There is quite an entourage in the Torch Relay. A crew of approximately 350 people will be working each day of the Relay. In a convoy of vehicles that includes the Police and Olympic games officials, the Torch Relay bus transports the torchbearers to their starting point and another picks them up.
They are followed by specially adapted lorries and coaches blasting out music with dancers representing the London 2012 Olympic’ sponsors.
Soon afterwards comes the torchbearer who is flanked by a number of the safety runners from the Met Police wearing their grey running kit who keep an eye on the crowd.
Whilst Wirral Olympian Chris Boardman and pop star Mel C from the Spice Girls carried the Torch around Birkenhead Park the Flame was carried into Hamilton Square by Duncan Malins who on the corner just up from the Hamilton Square railway station handed the Flame over to Becki Blacklock who then carried it into the jetty at the Woodside Ferry terminal. Becki Blacklock is 19 and is from the Wirral and she was selected through Lloyds TSB for her dedication and commitment with over 400 hours of voluntary work in the local community.
I didn’t manage to get a decent picture of Duncan and I only managed to get a photo of his handover of the Flame from the back of the crowd.
I did manage to get a photo of Becki as she ran down Hamilton Street toward the ferry terminal.
Down by the Woodside Ferry terminal the crowd was out in force. Becki handed the Flame onto Craig Lundberg from Liverpool who carried it onto the ferry for the crossing of the Mersey on the ferry boat the Royal Iris.
The Royal Iris set out to the Liverpool Pierhead with a small flotilla of vessels escorting it across the river in bright evening sunshine. The deck was crowded with civic and other dignitaries and I believe Gerry Marsden from Gerry and the Pacemakers was on board. Gerry’s anthem ‘Ferry Cross the Mersey’ plays on board the ferry every day on the short trip across the water.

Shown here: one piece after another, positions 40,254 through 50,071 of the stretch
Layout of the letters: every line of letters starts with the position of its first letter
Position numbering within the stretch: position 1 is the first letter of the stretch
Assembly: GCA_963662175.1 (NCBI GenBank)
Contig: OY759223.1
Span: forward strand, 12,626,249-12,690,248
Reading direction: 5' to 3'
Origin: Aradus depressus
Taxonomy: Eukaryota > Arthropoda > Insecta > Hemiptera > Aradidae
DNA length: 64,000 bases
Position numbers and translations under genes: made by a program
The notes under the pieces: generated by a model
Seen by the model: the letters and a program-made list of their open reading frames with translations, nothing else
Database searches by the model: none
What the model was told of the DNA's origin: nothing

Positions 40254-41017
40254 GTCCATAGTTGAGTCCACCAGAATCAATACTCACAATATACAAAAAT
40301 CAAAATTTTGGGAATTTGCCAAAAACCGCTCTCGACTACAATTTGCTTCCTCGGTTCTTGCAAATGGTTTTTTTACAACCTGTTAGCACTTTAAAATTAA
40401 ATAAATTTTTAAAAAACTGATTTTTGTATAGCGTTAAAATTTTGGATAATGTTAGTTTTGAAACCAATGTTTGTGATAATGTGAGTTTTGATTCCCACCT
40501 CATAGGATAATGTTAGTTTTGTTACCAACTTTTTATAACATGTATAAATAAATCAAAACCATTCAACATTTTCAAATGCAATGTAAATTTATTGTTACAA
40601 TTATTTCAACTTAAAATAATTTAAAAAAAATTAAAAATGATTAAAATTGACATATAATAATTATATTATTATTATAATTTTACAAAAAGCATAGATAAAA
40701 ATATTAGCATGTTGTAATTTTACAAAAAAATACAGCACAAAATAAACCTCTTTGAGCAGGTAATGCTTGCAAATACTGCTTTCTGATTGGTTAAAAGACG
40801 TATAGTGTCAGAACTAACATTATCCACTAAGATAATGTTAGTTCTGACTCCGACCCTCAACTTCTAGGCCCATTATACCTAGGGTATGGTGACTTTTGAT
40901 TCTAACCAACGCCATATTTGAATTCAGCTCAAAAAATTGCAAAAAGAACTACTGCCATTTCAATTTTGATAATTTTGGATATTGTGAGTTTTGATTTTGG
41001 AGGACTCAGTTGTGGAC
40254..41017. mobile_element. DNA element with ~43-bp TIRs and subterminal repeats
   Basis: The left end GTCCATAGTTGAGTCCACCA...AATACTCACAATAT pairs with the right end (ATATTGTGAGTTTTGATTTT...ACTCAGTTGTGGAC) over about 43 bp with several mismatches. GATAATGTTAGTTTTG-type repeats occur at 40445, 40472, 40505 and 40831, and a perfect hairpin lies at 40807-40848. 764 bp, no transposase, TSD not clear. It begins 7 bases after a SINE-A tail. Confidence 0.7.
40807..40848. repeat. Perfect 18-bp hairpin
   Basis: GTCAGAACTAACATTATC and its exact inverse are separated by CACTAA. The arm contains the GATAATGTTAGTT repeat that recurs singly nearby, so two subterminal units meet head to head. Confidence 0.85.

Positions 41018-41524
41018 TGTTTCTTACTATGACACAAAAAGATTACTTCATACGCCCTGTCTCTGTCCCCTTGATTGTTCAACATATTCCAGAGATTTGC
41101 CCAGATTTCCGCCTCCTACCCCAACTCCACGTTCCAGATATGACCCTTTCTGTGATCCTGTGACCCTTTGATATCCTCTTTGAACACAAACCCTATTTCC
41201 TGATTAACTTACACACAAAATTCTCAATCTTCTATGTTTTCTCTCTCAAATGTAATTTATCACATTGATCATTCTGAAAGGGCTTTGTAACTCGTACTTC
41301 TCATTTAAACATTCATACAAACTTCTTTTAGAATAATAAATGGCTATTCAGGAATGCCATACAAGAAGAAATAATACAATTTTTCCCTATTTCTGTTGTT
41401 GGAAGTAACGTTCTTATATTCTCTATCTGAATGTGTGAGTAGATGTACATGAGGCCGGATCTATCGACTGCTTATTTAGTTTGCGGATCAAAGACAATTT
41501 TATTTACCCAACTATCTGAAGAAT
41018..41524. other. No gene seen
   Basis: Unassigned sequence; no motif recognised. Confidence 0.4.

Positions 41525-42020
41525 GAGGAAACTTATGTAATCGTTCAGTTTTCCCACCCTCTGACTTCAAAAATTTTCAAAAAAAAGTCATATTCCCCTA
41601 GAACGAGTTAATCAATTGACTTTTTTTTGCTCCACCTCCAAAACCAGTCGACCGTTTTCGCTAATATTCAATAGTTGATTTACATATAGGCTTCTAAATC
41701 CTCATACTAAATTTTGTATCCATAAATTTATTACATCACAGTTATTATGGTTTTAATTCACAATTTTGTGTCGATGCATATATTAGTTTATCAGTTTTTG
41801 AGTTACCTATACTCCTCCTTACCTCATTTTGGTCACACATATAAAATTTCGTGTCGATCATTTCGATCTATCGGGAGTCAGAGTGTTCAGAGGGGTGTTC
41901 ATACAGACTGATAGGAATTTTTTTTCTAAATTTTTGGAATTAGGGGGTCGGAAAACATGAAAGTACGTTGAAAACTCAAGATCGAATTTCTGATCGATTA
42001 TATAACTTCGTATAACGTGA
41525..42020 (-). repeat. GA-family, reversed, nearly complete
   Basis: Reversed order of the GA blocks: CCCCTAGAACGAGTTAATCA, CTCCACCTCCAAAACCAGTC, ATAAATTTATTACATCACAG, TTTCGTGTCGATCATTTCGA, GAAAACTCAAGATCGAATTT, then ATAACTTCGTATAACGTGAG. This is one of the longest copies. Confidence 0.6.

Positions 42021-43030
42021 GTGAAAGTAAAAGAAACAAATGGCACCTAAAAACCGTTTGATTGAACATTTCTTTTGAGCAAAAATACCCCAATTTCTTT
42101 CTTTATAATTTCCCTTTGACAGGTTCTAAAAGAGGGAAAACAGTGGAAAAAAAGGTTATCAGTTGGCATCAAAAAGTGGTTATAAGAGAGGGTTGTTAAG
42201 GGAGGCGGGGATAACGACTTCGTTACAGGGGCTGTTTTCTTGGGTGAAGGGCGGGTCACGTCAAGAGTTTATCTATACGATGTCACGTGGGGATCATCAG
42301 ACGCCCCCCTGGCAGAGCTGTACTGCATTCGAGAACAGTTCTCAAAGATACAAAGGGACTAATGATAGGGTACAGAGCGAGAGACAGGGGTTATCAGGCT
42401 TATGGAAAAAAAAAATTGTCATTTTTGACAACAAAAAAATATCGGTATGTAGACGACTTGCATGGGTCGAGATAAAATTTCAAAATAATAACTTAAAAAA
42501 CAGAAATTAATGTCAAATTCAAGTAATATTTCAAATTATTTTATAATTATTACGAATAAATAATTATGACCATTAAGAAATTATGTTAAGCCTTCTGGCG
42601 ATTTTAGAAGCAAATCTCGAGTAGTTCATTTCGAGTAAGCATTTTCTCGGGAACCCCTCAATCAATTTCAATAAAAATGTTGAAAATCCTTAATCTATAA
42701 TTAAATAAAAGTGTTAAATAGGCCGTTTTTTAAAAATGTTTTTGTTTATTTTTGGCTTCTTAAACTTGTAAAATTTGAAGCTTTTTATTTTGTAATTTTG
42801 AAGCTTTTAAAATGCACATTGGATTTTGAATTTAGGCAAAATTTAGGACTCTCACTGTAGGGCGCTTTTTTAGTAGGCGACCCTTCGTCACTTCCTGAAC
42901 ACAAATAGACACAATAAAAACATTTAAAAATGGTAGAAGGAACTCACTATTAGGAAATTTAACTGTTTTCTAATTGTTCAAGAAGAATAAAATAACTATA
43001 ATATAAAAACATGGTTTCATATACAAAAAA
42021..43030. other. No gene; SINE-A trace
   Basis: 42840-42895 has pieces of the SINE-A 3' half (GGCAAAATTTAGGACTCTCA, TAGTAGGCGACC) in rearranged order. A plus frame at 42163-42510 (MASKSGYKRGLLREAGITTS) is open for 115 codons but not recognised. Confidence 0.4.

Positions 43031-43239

Craig was blinded whilst on service in Iraq in 2007 when a rocket propelled grenade blew up in his face. Since his injuries Craig has done many many things including playing for the England blind football team, climbed Mount Kilimanjaro for the Help the Heroes charity, worked in the community giving inspirational speeches to children and is a support to other wounded servicemen, he is also hoping to participate in the Paralympics in the GB blind football team.
At the Evening Celebration at Liverpool’s Pierhead, Craig lit the cauldron to mark the culmination of the day’s festivities. After the celebrations finished the Flame was transferred to a lantern and it stayed in Liverpool overnight. For Day 15 the Flame was flown out to the Isle of Man early on Saturday morning to continue its journey across every part of Great Britain.
Wirral Council estimates that around 60,000 people lined the relay’s route with 25,000 filling Birkenhead Park for the festival of sports and fitness.
The torch has 55 more days to go before the opening ceremony in London on 27th July.